plaintiffs without prejudice.  Plaintiffs have filed an appeal.

On June 20, 2003, 76 of the opt-in plaintiffs filed, but have
not yet served, a new action in the same court, alleging
violations of the Age Discrimination in Employment Act as a
result of their layoffs in 1999.  To date, all but 27 of the
class members and plaintiffs agreed to dismiss all pending
appeals and claims against the Company in exchange for a waiver
of litigation costs.


QUALCOMM INC.: Cellphone Injury Suits Remanded To WA State Court
----------------------------------------------------------------
The class actions filed against QUALCOMM INC. and other
manufacturers of wireless phones, wireless operators and
industry related organizations have been remanded to the
Washington D.C. Superior Court.

Several purported class action lawsuits, including In re
Wireless Telephone Frequency Emissions Products Liability
Litigation, have been filed, seeking monetary damages out of the
sale and use of cellular phones.  The suits were later
coordinated in the United States District Court for the District
of Maryland.

On March 5, 2003, the Court granted the defendants' motions to
dismiss five of the consolidated cases (Pinney, Gimpleson,
Gillian, Farina and Naquin) on the grounds that the claims were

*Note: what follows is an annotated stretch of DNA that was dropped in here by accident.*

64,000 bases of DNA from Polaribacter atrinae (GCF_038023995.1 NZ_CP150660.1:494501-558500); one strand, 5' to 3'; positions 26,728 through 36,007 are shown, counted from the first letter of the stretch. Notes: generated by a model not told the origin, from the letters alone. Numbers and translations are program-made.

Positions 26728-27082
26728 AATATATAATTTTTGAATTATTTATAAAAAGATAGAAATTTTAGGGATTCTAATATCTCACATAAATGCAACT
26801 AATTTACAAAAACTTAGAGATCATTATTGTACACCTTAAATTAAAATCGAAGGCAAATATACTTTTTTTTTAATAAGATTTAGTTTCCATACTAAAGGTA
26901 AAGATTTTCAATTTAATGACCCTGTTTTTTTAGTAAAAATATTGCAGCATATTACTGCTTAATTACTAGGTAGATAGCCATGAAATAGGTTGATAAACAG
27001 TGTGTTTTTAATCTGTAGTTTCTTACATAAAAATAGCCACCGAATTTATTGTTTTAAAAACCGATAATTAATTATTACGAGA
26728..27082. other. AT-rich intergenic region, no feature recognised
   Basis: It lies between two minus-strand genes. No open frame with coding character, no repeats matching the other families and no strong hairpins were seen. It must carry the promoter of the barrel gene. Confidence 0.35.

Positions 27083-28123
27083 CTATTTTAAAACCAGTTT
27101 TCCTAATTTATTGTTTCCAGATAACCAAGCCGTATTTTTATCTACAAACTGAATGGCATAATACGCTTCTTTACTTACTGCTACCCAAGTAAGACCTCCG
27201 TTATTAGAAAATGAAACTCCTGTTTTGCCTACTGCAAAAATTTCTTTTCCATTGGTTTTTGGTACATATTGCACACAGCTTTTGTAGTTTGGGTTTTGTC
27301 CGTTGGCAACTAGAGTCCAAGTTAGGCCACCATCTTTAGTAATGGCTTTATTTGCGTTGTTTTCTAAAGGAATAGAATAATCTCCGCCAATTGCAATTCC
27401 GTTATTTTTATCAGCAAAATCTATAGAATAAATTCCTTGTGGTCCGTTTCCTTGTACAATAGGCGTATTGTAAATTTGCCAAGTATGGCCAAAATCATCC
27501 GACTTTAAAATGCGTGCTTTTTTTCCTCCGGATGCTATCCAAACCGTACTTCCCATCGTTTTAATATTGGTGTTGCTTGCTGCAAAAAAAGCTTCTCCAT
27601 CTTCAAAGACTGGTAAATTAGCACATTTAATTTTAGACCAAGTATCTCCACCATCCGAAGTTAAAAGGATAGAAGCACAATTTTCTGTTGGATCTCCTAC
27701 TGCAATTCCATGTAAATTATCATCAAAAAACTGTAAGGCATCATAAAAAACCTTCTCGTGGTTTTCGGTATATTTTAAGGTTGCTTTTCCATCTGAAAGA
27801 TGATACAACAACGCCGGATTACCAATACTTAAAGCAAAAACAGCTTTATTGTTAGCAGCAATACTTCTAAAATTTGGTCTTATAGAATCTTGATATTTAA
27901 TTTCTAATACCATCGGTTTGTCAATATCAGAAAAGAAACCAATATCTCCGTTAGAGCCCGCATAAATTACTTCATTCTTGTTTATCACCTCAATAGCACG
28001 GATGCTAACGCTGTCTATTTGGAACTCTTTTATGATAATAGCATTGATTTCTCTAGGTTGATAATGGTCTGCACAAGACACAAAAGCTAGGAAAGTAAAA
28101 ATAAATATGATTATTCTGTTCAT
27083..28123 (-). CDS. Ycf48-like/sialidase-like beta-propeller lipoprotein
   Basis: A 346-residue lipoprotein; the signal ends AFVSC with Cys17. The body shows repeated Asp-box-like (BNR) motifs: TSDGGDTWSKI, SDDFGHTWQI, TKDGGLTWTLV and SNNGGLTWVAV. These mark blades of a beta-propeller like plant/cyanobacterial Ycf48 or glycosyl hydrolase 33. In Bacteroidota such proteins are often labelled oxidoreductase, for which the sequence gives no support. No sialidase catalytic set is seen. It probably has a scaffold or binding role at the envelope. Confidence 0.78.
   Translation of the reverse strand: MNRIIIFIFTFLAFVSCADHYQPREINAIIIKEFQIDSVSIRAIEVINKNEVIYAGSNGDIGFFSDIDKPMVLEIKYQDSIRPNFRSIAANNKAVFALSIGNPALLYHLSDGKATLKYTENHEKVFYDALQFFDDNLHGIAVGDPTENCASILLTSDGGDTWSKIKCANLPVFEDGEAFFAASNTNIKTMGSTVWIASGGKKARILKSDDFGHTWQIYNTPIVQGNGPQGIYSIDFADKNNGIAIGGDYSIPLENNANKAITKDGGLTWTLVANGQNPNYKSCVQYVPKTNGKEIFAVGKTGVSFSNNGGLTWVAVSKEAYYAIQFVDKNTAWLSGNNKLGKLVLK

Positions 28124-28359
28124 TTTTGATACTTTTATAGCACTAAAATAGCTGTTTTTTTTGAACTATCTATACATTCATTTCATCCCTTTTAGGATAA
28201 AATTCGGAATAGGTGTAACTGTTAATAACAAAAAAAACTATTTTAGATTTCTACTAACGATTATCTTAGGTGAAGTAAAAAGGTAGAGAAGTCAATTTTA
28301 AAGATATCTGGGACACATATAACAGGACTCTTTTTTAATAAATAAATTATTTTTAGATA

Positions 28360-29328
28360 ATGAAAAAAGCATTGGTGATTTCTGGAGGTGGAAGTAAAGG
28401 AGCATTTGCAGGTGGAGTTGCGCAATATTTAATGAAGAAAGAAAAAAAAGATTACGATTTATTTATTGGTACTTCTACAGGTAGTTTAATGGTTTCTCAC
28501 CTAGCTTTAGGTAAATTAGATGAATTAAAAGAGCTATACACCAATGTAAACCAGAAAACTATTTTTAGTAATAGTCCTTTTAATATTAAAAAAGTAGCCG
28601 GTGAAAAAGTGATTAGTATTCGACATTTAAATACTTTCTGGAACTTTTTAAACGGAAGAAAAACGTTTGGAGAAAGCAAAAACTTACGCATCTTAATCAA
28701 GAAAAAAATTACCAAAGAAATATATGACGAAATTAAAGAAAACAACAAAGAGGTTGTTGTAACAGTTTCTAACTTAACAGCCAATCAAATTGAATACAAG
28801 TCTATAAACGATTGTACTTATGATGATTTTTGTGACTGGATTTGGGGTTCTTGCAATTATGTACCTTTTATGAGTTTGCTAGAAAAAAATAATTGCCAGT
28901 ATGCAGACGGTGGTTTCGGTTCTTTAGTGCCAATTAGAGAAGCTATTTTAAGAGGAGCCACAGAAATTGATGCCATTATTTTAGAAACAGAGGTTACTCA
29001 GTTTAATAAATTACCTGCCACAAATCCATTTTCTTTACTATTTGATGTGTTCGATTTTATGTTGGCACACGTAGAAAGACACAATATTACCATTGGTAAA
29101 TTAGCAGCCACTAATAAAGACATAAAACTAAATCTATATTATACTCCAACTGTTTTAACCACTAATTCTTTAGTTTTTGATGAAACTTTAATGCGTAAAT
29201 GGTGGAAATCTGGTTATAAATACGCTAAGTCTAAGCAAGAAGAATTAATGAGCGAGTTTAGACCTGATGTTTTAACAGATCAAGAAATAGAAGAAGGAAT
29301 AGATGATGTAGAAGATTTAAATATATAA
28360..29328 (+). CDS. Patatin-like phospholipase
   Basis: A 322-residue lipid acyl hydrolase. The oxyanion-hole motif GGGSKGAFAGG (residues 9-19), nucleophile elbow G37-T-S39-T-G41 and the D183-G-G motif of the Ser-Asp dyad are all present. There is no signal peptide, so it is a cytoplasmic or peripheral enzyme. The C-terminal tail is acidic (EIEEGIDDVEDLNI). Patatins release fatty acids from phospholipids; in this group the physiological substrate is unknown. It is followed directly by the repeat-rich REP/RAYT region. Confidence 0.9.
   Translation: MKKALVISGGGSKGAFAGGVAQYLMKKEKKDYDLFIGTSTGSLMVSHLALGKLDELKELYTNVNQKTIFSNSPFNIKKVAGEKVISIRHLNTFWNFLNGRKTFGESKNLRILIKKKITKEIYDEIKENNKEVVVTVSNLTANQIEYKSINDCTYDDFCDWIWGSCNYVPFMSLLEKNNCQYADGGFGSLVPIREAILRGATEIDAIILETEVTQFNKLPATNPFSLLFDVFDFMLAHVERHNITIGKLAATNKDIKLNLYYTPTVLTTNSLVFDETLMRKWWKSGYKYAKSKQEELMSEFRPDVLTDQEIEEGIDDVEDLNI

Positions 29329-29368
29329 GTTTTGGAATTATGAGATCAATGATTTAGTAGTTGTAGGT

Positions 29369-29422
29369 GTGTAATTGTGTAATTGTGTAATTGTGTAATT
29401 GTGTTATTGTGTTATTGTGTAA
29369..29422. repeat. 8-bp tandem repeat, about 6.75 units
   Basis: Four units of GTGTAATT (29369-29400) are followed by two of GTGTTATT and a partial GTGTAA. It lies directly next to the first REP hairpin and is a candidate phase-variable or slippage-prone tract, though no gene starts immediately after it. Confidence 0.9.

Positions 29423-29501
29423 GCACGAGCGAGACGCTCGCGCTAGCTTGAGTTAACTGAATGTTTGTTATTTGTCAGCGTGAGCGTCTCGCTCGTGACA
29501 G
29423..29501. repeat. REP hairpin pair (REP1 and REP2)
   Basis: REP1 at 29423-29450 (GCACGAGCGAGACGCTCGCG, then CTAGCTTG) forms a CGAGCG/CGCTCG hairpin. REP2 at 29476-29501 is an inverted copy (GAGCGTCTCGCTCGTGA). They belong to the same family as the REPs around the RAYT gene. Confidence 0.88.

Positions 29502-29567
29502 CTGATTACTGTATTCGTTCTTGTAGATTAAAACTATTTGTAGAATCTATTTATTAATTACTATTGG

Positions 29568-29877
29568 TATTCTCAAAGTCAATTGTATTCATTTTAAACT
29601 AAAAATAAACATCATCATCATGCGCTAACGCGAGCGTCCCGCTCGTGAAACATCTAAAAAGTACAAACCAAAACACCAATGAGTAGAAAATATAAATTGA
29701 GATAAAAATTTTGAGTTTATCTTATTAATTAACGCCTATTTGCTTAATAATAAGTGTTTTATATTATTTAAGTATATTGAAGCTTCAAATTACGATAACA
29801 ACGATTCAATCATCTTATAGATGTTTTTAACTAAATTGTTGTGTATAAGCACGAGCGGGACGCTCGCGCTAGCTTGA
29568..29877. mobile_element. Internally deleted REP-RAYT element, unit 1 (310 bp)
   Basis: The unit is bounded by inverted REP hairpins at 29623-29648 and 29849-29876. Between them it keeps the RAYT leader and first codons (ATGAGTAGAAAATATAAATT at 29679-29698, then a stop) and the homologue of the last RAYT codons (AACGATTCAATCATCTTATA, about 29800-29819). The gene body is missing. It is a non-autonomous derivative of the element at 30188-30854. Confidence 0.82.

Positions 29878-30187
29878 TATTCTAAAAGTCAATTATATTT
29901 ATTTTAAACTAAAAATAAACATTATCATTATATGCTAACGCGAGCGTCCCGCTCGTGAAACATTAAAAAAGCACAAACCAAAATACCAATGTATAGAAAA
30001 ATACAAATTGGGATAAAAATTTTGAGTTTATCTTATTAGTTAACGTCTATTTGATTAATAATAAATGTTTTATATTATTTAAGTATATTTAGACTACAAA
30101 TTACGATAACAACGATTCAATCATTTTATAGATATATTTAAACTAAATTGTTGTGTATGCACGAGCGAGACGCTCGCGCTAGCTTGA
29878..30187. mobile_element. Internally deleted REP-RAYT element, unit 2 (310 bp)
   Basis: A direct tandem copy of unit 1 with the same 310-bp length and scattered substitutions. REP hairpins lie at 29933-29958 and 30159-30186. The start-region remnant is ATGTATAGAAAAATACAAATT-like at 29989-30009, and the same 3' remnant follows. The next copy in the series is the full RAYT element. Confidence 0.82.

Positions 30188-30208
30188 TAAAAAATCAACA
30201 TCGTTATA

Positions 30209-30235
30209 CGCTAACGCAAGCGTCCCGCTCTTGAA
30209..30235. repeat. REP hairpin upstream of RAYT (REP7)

preempted by federal law.  On March 21, 2005, the 4th Circuit
Court of Appeals reversed the ruling by the District Court and
ordered the cases remanded to state court.

All remaining cases filed against the Company allege personal
injury as a result of their use of a wireless telephone. Those
cases have been remanded to the Washington, D.C. Superior Court.
The courts that have reviewed similar claims against other
companies to date have held that there was insufficient
scientific basis for the plaintiffs' claims in those cases.


RAILTRACK PLC: UK Government's Attorney Makes Closing Arguments
---------------------------------------------------------------
An attorney for the government argued before a London court that
the shareholders suing the British government over the collapse
of Railtrack Plc have no evidence that former Transport
Secretary Stephen Byers acted "maliciously' in putting the
former railways operator into administration, The Bloomberg.com
reports.

Some 49,000 former Railtrack investors are suing the U.K.
Department of Transport at the High Court, claiming it and
Secretary Byers abused their powers by forcing the company into
insolvency in October 2001.

In his closing argument in the case, the department's attorney,
Jonathan Sumption QC, said that blame for the company's failure
lies not with the government, but with its own poor financial
management. He told the court, "The shareholders have not been
injured by the government, which had to pick up the pieces left
by the bad management of Railtrack."

The lawsuit, which opened June 27, is Britain's largest-ever
class action style case. According to a government estimate,
shareholders could receive as much as 157 million pounds ($272
million) in damages if they succeed with their claim.

Attorneys for the shareholders claim that Secretary Byers
plotted to force Railtrack into insolvency to "renationalize"
Britain's railways without having to compensate the company's
shareholders.

The former minister, who resigned from the Department of
Transport in May 2002 and is currently a Labour party member of
parliament, recently testified that he had given "untrue"
evidence to a parliamentary committee about when his department
began talks on changing the ownership structure of Railtrack